GEORGETOWN, Colorado — Colorado Parks and Wildlife (CPW) has initiated a study looking into a disease outbreak in mountain goats on the summit of Mount Evans.
The disease has resulted in a loss of an almost entire age class of kids between 2013 and 2014 and poor recruitment into the population since, according to CPW.
Biologist Lance Carpenter and wildlife pathologist Karen Fox will lead the study into the unknown disease, which was not observed between 2014-18 like it was in 2013, but it appeared once again in 2019.
The disease's main symptom is diarrhea and the cause is not precisely known.
“Last October, we found seven kids with diarrhea and we removed one of those kids and took them to our health lab in Fort Collins for necropsy,” said Carpenter.
“Through necropsy examinations, we have found a mix of bacteria and parasites, none of which single-handedly explain the severe losses in the herd,” said Fox. “We are hoping to identify what specific pathogens, and what combinations of pathogens, are present before, during and after an outbreak of diarrhea.”
CPW began collecting fecal samples on July 23 to send to CPW’s health lab for testing and will continue collecting samples into November.
Samples will be collected five to six days a week from both nannies (adult females) and their young (kids), with and without diarrhea.
“The whole idea is to try to figure out what is going on, be able to treat it and get that recruitment back up,” said Carpenter. “Hopefully, after October we’ll have enough data and samples to determine what is causing this. If we don’t, we’ll continue next year.”
One pathogen that CPW is exploring as a cause for the diarrhea is E. coli.
E. coli can be found in healthy animals and people, although certain strains can be harmful, especially if exposure is at a high level. Heightened levels of E. coli are present at Mount Evans due to the heavy human traffic and the recreaters going to the bathroom all over the wilderness area, according to CPW.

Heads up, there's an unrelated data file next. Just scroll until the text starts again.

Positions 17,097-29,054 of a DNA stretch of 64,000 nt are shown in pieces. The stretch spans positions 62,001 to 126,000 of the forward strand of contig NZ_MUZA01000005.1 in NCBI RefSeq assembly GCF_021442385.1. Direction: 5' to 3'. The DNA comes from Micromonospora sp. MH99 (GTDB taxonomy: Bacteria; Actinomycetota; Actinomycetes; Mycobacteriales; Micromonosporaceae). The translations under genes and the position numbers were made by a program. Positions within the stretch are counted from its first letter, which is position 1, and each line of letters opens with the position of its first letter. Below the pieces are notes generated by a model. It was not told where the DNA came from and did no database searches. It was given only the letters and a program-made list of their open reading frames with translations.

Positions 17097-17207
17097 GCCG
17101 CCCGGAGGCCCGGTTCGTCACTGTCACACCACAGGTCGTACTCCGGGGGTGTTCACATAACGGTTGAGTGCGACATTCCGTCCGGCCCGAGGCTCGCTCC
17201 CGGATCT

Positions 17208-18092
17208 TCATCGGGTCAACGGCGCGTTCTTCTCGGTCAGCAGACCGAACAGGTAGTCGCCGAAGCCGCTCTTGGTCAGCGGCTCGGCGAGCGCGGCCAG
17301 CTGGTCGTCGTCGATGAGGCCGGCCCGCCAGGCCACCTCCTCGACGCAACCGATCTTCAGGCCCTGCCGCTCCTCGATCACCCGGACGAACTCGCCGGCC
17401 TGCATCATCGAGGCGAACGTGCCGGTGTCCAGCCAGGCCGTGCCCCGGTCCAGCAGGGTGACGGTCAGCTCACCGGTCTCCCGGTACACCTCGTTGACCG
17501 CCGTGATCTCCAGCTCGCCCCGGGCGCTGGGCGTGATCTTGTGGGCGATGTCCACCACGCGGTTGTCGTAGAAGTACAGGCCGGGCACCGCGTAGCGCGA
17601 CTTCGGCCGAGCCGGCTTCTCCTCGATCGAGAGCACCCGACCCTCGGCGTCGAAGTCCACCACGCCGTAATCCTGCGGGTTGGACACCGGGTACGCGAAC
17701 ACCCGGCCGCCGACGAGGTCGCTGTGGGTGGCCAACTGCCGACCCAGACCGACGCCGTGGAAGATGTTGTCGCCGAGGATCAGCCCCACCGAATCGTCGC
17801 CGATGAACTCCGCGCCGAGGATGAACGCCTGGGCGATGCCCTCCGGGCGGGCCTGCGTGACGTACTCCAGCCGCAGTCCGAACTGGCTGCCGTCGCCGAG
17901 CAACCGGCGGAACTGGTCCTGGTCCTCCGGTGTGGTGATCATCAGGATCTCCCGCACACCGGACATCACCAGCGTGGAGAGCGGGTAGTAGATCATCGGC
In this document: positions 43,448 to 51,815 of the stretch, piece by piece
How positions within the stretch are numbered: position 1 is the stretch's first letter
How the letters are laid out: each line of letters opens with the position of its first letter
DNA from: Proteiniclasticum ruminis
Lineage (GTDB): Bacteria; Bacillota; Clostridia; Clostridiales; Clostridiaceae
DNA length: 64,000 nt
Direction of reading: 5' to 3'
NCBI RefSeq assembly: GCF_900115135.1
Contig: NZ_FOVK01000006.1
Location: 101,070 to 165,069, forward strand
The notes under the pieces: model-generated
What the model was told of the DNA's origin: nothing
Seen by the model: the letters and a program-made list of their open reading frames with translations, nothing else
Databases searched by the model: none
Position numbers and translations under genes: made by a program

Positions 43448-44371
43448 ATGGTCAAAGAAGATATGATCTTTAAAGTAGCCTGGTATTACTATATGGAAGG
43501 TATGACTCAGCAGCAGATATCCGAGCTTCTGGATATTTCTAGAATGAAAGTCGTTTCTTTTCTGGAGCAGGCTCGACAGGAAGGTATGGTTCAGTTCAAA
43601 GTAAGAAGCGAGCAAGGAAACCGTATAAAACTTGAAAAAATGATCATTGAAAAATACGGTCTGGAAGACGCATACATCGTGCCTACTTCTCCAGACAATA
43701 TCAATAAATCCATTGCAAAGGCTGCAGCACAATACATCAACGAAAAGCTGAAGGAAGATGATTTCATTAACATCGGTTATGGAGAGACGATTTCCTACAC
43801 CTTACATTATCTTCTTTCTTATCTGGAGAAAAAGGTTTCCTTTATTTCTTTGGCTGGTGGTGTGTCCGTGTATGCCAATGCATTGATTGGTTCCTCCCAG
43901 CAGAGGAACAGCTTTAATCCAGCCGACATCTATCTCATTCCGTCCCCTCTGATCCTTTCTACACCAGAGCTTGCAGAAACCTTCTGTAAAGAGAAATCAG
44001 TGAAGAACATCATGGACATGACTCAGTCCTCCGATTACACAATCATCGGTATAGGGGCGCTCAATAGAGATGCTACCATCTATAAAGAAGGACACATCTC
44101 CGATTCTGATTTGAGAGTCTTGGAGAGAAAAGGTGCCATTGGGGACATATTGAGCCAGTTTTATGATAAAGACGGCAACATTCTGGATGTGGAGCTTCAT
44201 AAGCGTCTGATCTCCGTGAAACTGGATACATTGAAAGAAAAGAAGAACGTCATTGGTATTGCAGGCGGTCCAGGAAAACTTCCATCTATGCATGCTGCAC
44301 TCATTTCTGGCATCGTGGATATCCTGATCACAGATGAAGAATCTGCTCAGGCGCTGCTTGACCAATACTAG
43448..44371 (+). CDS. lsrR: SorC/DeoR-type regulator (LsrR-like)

“We can also take a closer look at certain types of bacteria such as E. coli, to determine if specific strains may be associated with diarrhea,” said Fox. “Hopefully, the results from this project will help us interpret the relative importance of each organism, giving us targets for treatment or management of the disease. However, if the results indicate that the pathogens we are finding are not associated with diarrhea, we can use the samples to look for uncommon or previously unrecognized pathogens.”
Monitoring will also be important to ensure that the bighorn sheep sharing the same habitat do not exhibit these symptoms. Thus far, that has not been detected.
“Whatever is causing this may be mountain goat specific, which is good in the sense that we do not want to see this in our bighorn sheep," said Carpenter. “If we saw this in our bighorn sheep, we would have a really big problem on our hands.”
SUGGESTED VIDEOS: Colorado’s History